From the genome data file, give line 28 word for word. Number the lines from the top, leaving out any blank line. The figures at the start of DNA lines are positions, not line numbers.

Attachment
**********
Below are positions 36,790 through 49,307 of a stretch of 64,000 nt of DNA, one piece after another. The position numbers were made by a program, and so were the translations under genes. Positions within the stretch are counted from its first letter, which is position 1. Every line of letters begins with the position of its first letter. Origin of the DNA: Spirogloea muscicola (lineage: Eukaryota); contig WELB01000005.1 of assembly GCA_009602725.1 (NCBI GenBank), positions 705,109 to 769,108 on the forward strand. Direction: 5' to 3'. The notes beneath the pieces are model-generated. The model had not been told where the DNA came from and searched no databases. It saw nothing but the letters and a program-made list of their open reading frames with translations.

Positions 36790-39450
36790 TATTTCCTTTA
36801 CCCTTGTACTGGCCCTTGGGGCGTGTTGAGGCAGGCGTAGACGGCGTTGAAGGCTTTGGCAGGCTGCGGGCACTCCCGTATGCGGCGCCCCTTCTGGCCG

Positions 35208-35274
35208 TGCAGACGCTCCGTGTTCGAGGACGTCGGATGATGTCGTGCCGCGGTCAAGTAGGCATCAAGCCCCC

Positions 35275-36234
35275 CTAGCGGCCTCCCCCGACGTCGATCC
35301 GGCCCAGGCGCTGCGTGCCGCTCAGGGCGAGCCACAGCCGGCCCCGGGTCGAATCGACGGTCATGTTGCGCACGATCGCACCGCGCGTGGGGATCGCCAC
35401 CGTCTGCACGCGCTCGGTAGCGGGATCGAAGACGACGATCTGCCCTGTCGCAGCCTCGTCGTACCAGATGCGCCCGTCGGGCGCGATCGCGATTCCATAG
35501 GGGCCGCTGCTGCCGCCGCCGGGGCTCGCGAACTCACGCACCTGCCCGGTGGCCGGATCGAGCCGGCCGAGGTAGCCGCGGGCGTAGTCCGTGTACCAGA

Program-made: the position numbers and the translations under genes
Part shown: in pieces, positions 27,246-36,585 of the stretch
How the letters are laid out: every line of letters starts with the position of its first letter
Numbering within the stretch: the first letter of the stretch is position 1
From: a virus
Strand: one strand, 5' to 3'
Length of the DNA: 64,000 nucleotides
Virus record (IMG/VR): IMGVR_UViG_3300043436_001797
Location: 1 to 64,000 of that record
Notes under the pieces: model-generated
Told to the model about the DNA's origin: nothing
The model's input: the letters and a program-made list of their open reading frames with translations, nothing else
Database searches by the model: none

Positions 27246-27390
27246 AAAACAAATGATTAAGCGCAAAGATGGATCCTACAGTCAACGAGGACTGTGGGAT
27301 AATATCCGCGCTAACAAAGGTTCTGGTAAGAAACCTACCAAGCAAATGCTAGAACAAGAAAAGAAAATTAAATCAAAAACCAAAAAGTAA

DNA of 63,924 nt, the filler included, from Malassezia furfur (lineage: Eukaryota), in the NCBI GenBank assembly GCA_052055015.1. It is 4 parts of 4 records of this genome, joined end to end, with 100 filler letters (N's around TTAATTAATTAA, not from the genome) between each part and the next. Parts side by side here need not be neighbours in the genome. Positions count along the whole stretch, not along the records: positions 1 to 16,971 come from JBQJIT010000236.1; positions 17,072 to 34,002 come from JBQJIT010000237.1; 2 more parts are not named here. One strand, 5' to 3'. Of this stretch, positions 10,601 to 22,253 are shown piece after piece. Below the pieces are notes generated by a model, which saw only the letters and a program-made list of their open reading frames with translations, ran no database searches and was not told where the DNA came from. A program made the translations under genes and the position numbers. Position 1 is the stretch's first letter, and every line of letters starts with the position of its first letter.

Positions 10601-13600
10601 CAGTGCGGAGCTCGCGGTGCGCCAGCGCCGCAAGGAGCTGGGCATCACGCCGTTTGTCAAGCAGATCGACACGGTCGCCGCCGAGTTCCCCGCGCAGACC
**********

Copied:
DNA of 63,924 nt, the filler included, from Malassezia furfur (lineage: Eukaryota), in the NCBI GenBank assembly GCA_052055015.1. It is 4 parts of 4 records of this genome, joined end to end, with 100 filler letters (N's around TTAATTAATTAA, not from the genome) between each part and the next. Parts side by side here need not be neighbours in the genome. Positions count along the whole stretch, not along the records: positions 1 to 16,971 come from JBQJIT010000236.1; positions 17,072 to 34,002 come from JBQJIT010000237.1; 2 more parts are not named here. One strand, 5' to 3'. Of this stretch, positions 10,601 to 22,253 are shown piece after piece. Below the pieces are notes generated by a model, which saw only the letters and a program-made list of their open reading frames with translations, ran no database searches and was not told where the DNA came from. A program made the translations under genes and the position numbers. Position 1 is the stretch's first letter, and every line of letters starts with the position of its first letter.